When Dishman Hills High School student Andru Maughan hand delivered a bag of storybooks and stuffed animals to a patient in Sacred Heart Children’s Hospital, he knew from the smile on the child’s face that he had made a difference.
“Even though she didn’t speak English, I didn’t need a translator for me to understand her, because I knew what she was saying. I knew from all of her expressions that she was grateful,” Maughan said.
Maughan was captain of Team Snuggle, one of eight high school groups who were finalists in the Spokane Teachers Credit Union Hundred Dollar Project.
As part of the project, 35 high school teams from around the area submitted proposals to STCU. Employees there evaluated the ideas for practicality, impact and creativity. Ten finalists were then given $100 to carry out their project through the end of March.
Eight of the 10 finalists were able to complete their projects. The top three based on a public vote were named winners. The first-place team was awarded $2,500, second place got $1,500 and third place received $1,000.
This year, Sandpoint High School’s Team SHS Interact won first place for their work delivering baby supplies to their local food bank. Team Kindness in a Bag from Rogers High School took second, and Team Snuggle from Dishman Hills High School won third place.
“We asked ourselves, what is something in our community that people need, and the food bank said it was baby supplies,” said Paul Meyer, president of the Sandpoint High School Interact Club.
The school held an assembly where they organized “Baby Olympics,” consisting of competitions including students crawling across the gym, feeding teachers baby food and chugging apple juice out of a bottle. The group also sold doughnuts to raise money for baby supplies.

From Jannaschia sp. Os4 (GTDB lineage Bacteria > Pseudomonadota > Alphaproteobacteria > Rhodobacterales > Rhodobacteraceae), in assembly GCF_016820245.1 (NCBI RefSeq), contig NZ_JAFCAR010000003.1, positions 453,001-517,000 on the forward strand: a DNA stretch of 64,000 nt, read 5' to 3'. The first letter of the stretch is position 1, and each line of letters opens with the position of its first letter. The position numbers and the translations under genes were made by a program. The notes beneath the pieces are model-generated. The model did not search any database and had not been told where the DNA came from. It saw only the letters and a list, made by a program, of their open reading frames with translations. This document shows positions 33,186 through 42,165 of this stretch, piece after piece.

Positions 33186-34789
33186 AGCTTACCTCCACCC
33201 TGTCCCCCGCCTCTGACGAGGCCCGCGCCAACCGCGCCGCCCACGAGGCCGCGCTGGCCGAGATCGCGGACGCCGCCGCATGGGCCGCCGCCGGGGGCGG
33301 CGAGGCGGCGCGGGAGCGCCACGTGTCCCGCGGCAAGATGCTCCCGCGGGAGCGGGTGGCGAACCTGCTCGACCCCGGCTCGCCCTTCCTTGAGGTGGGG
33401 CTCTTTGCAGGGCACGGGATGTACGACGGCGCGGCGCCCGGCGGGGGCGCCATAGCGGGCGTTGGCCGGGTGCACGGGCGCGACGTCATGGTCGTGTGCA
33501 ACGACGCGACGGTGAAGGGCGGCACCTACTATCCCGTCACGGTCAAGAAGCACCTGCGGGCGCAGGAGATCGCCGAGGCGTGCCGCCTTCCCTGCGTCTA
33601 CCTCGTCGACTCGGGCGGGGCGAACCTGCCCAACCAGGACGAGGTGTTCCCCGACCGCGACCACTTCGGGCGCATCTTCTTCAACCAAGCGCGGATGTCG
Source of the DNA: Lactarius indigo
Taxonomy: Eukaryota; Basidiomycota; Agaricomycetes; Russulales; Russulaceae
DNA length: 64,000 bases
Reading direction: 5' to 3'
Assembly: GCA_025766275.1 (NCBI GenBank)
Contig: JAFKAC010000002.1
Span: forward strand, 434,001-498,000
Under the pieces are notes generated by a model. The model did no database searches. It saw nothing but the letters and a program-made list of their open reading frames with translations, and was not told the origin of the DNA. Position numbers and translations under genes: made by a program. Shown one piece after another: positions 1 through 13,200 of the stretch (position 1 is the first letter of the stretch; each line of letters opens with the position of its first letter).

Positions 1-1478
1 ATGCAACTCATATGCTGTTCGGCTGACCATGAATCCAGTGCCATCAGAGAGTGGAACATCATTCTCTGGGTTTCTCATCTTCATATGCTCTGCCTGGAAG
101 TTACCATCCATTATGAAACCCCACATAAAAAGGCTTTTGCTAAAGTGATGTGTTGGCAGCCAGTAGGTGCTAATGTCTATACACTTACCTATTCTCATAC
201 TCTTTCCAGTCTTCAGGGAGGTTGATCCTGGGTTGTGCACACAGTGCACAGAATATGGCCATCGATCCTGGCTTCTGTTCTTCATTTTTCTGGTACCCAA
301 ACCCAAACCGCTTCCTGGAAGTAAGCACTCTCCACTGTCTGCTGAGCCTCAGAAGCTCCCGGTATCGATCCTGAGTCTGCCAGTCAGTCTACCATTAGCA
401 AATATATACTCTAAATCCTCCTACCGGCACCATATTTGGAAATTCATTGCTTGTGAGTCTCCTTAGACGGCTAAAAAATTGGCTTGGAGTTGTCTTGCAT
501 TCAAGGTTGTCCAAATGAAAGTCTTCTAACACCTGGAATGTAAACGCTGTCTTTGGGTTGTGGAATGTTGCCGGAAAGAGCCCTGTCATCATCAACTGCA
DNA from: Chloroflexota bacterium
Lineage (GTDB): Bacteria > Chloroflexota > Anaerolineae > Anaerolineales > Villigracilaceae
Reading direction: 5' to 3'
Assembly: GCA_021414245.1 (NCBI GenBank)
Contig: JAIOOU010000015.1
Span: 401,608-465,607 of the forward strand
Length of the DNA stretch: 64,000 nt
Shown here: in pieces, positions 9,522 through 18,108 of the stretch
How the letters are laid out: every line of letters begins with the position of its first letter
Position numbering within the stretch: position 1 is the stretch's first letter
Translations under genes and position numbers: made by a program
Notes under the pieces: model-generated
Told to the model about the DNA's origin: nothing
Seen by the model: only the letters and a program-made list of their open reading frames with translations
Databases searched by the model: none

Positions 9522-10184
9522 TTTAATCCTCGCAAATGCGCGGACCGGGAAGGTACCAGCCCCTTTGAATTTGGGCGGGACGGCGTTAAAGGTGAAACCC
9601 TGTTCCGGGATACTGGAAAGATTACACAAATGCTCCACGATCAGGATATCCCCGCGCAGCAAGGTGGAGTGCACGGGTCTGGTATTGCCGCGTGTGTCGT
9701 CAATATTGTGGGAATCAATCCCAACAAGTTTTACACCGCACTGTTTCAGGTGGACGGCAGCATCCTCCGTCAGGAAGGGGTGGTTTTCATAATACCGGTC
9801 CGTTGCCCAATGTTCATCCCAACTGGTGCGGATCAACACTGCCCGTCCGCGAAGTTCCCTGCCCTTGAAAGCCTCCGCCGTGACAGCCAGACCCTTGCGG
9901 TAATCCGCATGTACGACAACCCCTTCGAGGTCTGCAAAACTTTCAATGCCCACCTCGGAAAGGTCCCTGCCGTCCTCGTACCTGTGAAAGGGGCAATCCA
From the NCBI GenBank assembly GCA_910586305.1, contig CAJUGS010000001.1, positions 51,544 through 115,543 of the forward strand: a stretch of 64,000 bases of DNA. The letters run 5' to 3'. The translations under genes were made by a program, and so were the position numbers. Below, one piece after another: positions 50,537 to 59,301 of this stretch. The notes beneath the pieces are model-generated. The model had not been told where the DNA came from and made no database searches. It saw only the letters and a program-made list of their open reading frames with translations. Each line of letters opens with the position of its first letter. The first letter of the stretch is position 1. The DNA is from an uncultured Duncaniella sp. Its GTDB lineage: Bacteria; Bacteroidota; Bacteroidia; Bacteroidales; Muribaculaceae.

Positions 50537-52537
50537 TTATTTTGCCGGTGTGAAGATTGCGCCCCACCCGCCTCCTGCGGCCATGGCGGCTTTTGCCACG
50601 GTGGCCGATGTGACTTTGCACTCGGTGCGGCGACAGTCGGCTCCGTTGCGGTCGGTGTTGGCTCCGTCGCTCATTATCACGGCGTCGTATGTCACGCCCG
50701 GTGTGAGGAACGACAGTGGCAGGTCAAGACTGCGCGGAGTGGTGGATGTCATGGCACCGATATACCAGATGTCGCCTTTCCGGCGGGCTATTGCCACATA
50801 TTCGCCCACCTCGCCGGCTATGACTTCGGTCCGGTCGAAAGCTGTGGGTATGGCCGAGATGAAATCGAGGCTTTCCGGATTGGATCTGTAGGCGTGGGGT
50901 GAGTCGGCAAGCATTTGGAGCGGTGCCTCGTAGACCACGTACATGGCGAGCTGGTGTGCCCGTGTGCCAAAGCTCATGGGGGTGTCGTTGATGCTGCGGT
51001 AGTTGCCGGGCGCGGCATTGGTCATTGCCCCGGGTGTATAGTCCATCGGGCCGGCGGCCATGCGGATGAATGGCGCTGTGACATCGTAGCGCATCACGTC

They raised $682 and collected more than 1,400 diapers for the Bonner Community Food bank.
“I think it’s a great thing for our students to realize the impact they can make on our own community,” said Team SHS project adviser Jeralyn Mire.
The Sandpoint team plans on giving the $2,500 they won back to the food bank.
The second place group from Rogers, Team Kindness in a Bag, was launched by students Tavia Powell and Kaitlynn Ingram. They made care bags with toothbrushes and other toiletries and delivered them to St. Margaret’s Shelter in Spokane.
Powell said they worked at least 70 hours on the project, frequently working well into the evening. But she said seeing the women’s faces at the shelter when they received the bags made it all worth it.
The Rogers group won gold for the same project at the Family, Career and Community Leaders of America state leadership conference. They are traveling to San Antonio, in July for the national leadership conference.
Other finalists took a different approach. Students from Riverpoint Academy hosted an anti-bullying event. A team from Mt. Spokane High School collected hundreds of books from schools around the area to create an Education Station at a local elementary school, and distributed the books to students.
Lance Kissler, who co-manages the Hundred Dollar Project along with STCU community development officer Keith Appleton, said part of STCU’s mission is to reach out to youth and make a positive impact. In addition to community service projects, he said students can also create a new product or business idea with the $100.
“Hopefully it inspires them to think differently in terms of what kind of impact they can make on the world with a small amount of money,” Kissler said.
He said STCU hopes to make this an annual tradition, and schools will have another opportunity to participate next year.
Mire, the adviser for the winning group from Sandpoint, pointed out how valuable the project could be to students beyond high school.
“When you help someone else, you realize how fortunate you are and you’re able to think outside of your own needs, and I think that will carry them,” she said.